The Pope visited Congress and spoke on several topics:
Families: who can be against them. Easy applause lines. Presumably not referring to families headed by same sex partners.
Social Justice: the selection of Dorothy Day as a representative of “American values” may have been controversial choice for free market loving conservatives (assuming they know who she was). The Catholic Worker Movement is way too socialist for a Republican listener.
Common Home: action on climate change wouldn’t sit well with Republican science deniers (the entire party?). Santorum, Christie, and Jeb! have already told the Pontiff to mind his own business. The tepid Republican response contrasted strongly to their response to …
Life: one Republican hooted when s/he thought the Pope was going to call for the abolition of abortion. When he said “the death penalty,” the hoot turned shriek suddenly stopped. I can imagine there’s a lot a disappointment on the religious conservative front, which doesn’t associate the death penalty with the inviolable right to life.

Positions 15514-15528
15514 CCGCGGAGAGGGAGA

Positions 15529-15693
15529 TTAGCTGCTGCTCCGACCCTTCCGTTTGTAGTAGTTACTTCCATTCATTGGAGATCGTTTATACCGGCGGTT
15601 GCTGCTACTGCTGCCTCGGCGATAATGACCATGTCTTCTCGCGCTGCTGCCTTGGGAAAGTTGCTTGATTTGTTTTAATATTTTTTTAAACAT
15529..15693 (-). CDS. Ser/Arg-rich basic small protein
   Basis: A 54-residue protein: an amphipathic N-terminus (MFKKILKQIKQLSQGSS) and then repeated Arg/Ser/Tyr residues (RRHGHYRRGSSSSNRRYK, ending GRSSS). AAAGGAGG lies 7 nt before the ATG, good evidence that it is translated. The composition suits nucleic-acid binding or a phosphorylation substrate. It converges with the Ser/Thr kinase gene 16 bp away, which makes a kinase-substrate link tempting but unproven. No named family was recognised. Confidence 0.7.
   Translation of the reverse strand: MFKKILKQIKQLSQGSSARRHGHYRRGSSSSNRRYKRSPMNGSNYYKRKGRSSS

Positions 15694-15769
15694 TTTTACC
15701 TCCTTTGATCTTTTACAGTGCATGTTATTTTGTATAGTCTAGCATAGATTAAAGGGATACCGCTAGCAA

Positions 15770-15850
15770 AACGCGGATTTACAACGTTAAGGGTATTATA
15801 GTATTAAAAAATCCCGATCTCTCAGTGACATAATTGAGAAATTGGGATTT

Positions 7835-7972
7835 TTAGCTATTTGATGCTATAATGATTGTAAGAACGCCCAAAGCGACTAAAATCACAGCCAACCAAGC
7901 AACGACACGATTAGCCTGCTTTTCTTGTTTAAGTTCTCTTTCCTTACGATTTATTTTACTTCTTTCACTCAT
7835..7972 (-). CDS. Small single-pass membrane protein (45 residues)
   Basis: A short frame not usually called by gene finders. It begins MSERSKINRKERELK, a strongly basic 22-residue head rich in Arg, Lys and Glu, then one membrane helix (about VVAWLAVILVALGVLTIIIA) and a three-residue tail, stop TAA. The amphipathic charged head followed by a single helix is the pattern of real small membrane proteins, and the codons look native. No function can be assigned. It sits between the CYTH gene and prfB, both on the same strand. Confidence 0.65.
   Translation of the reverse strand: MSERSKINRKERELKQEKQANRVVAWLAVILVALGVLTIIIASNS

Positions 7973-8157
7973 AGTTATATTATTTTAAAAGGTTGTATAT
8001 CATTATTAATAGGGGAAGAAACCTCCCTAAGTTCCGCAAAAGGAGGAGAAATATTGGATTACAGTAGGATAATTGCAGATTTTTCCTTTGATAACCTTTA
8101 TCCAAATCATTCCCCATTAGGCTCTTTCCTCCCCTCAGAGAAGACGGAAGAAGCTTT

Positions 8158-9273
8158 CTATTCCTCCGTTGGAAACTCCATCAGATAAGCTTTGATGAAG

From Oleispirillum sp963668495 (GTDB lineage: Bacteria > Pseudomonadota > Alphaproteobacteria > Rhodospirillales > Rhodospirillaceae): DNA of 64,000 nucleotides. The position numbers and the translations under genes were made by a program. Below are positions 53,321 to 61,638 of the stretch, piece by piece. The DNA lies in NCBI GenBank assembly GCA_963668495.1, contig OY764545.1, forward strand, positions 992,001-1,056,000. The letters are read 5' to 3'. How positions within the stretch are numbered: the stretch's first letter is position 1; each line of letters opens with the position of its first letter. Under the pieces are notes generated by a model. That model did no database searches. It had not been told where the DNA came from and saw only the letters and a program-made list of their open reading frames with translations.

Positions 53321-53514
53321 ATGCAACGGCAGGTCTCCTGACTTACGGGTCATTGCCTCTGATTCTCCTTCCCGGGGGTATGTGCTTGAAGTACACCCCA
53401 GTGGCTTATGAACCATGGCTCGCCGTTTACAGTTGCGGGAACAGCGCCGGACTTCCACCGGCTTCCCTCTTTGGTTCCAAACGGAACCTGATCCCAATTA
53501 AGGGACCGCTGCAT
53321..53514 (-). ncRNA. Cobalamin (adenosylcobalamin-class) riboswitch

Common Good: I don’t think the Republican Party believes in this idea. Democrats and Communitarians will respond warmly to it.
Historical American Values: the selection of Lincoln and ML King Jr won’t go over well in southern red states where the Confederate flag is a “cultural heritage.”
Immigration: not a good topic for the majority Republican audience. Republicans don’t view immigrants as numbers; they are viewed as criminals and job stealers. When the Pope said “When the stranger appears to us … we must not repeat the sins and errors of the past,” he was met with stony silence from the Republican side of the Congress.
Overall, the speech is likely music to the ears of the liberal minded; dismissible by those of the conservative bent. Republican proposed policies would work against nearly everything the Pope encouraged. Fox News spent more than five minutes spinning the Pope’s speech to make it a win for Republicans, a futile, but entertaining, exercise.
Later, the Pope visited St Patrick’s Cathedral on Fifth Avenue. Cole Haan received free advertising from numerous camera shots.
The expensive rebuild of the Cathedral and the line of wealthy donors participating in the evening vespers service stood in stark contrast to the Pope’s anti-materialist message and its emphasis on helping the poor.